Gadgets Were Hot. Now They’re Not.

Gadgets Were Hot. Now They’re Not.


A lot of companies have been caught off guard by changes in our spending choices this year. Americans eager to travel and party after two years of staying largely at home are gorging on plane tickets and fancier clothes — and ignoring the patio furniture and soft pants that we splurged on in 2020.

Consumer electronics may be the flaming center of Americans’ flip-flopping shopping habits. Gadget buying has suddenly switched from hot to not, a change that will most likely bring pain and confusion for many companies — and potentially some great deals for people who still want to buy electronics.

In the early months of the pandemic, many of us were so eager to buy internet routers, laptops, video game consoles and other tech gear to keep us productive and cozy from home that some products were impossible to find. However, experts cautioned that people would inevitably pull back on buying some types of gadgets until they needed them again.

The magnitude of change after two flush years of gadget purchases has surprised many people. From January through May, electronics and appliance stores make up the only retail category for which sales fell compared with the same five months of 2021, the Commerce Department disclosed last week. Best Buy said last month that purchases at its stores dropped across the board, especially for computers and home entertainment, and are likely to stay meh. And the research firm IDC expects global smartphone sales to decline this year, most sharply in China.

What’s bad for electronics manufacturers and stores could be good for us, but value hunters will need to be careful. Nathan Burrow, who writes about shopping deals for Wirecutter, the product recommendation service from The New York Times, told me that prices for some electronics are already being discounted. But a sale when inflation is at a 40-year high in the U.S. may not always be a good deal. A discounted product might still cost more than similar models a few years ago, Burrow said.

The whipsaw in shopping habits has led Walmart, Target, Gap and some other retail chains to be stuck with too much of the wrong kinds of products. That’s true about some types of electronics, too, which means that more price chopping is likely during summer shopping “holidays” from Amazon, Target, Best Buy and Walmart.

Burrow predicts significant price breaks are coming for tablets, internet networking equipment, Amazon devices and some laptops including Chromebooks.

The research firm NPD Group said this year that consumer electronic sales would most likely decline in 2022 and again in 2023 and 2024 — but two previous bonkers years of electronics sales would still leave overall sales higher than they were in 2019. Despite the overall higher sales, this phenomenon of electronics sales unexpectedly going through the roof and then suddenly sinking is disorienting for gadget makers and sellers.

“It’s the unpredictability that makes everything worse,” said Jitesh Ubrani, a research manager at IDC.

Making long-term predictions is tough for manufacturers, retailers and buyers of electronics. Some executives have said that global shipping and the availability of essential components like computer chips may never be 2019 normal. Select electronics like super-low-priced TVs and laptops could be gone for good as manufacturers and retailers became hooked on higher profits from pricier products.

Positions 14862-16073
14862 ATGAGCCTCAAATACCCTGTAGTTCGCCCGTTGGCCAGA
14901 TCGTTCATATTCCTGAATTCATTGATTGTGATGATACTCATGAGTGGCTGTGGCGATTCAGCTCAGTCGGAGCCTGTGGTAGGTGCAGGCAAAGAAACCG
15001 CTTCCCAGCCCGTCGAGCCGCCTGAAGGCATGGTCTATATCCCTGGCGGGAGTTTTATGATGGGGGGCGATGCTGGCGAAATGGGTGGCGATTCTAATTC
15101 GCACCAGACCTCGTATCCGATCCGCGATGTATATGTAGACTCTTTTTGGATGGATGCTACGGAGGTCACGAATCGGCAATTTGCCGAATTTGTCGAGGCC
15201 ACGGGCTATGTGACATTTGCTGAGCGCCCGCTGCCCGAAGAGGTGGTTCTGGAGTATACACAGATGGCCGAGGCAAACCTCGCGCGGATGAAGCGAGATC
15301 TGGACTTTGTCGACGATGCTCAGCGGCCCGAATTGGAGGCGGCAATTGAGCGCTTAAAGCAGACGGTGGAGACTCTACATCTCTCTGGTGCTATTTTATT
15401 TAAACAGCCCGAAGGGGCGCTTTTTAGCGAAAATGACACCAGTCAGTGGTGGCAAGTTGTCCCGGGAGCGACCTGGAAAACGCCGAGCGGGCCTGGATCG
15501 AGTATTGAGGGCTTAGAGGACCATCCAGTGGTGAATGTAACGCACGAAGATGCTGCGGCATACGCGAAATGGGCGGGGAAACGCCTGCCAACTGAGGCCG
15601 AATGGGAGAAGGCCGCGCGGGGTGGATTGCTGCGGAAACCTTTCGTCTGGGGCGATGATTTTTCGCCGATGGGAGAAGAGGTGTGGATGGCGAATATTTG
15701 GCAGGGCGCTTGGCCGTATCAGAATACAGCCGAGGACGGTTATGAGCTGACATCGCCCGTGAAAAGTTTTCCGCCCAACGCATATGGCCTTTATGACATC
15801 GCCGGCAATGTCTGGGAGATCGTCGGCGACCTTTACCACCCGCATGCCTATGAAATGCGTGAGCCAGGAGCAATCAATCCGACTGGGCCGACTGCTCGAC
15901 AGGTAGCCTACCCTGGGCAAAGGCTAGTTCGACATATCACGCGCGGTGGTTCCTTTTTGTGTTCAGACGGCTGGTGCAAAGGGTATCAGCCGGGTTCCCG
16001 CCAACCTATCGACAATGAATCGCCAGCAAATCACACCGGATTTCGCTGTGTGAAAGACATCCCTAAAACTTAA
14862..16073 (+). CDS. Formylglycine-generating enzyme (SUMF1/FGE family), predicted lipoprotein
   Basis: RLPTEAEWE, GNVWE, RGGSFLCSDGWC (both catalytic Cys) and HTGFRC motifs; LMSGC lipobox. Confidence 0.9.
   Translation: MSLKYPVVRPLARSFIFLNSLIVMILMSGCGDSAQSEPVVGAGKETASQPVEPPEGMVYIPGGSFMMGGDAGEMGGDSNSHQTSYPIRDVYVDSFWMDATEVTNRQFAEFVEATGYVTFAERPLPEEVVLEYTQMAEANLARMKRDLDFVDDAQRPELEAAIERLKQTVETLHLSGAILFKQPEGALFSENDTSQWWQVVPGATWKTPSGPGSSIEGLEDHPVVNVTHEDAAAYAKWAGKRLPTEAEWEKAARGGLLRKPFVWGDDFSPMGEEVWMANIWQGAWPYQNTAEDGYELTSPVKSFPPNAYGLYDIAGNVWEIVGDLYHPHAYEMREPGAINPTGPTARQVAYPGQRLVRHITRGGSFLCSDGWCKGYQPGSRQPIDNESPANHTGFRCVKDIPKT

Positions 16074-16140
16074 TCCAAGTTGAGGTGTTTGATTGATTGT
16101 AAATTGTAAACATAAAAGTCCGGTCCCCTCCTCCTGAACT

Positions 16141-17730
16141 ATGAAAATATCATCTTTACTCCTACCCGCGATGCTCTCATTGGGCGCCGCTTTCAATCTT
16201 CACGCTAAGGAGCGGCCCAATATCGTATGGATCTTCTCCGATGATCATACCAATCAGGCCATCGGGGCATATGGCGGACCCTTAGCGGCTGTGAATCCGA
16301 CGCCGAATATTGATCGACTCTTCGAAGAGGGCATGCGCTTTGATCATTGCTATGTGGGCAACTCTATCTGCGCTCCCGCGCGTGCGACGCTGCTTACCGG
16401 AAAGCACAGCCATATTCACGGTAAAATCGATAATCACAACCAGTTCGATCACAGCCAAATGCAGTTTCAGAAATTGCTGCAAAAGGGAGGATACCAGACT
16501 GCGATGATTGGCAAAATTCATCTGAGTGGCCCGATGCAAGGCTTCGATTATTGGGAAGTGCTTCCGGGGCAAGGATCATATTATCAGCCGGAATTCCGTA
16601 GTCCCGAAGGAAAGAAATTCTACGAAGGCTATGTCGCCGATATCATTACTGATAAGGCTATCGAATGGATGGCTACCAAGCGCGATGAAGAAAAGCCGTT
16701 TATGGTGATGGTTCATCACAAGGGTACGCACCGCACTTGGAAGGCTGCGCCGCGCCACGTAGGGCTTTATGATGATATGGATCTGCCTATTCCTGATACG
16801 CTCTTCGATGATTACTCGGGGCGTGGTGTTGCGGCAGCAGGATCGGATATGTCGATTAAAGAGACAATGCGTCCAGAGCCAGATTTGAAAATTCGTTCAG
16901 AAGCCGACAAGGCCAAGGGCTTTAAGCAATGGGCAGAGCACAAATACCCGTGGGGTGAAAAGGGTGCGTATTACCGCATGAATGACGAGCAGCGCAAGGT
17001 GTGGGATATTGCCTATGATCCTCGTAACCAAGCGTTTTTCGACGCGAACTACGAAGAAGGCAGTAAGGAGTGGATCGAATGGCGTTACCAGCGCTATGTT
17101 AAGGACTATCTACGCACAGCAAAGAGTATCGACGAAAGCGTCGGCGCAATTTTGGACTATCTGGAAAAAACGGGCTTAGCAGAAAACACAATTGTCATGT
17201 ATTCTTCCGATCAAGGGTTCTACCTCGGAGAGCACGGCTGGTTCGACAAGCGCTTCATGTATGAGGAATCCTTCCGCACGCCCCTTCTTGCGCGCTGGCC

In the electronics industry, experts told me that there were conversations about how to do things differently to prepare for potential future crises, including by spreading more gadget manufacturing to countries other than China. It’s not clear how our spending may shift again in response to inflation, the government’s efforts to cool off climbing prices or a potential recession.

For a while, people in rich countries grew accustomed to a steady stream of cheap and abundant electronics, furniture, clothes and other goods thanks to interconnected global factories and shipping. The pandemic and the wackiness it set off in supply chains have made some economists and executives rethink the status quo.

It’s possible that the ups-and-downs of electronics sales since 2020 will sort themselves out in a couple of years. Or perhaps consumer electronics are a microcosm of a world changed by the pandemic that may never quite be the same again.

  • Microsoft will remove features that claim to identify a person’s age, gender and emotional state from its facial recognition technology. My colleague Kashmir Hill reported that this decision was part of a broader effort at the company and elsewhere in the tech industry to use artificial intelligence software more responsibly.

  • A rural California town is divided on Amazon package delivery by drones: “I don’t want drones flying around my house — we live in the country,” one resident of Lockeford, Calif., told The Washington Post. (A subscription may be required.)

    Related from On Tech last week: Where are the delivery drones?

  • Is Google Search not what it used to be? The Atlantic looks at the shreds of truth — including ruthless commercialization — behind the feeling that web search is becoming less useful. (A subscription may be required.)

You must read my colleague Sarah Lyall’s article about Wasabi, the semiretired champion Pekingese who doesn’t play fetch, run fast or do anything much besides enjoy his life.

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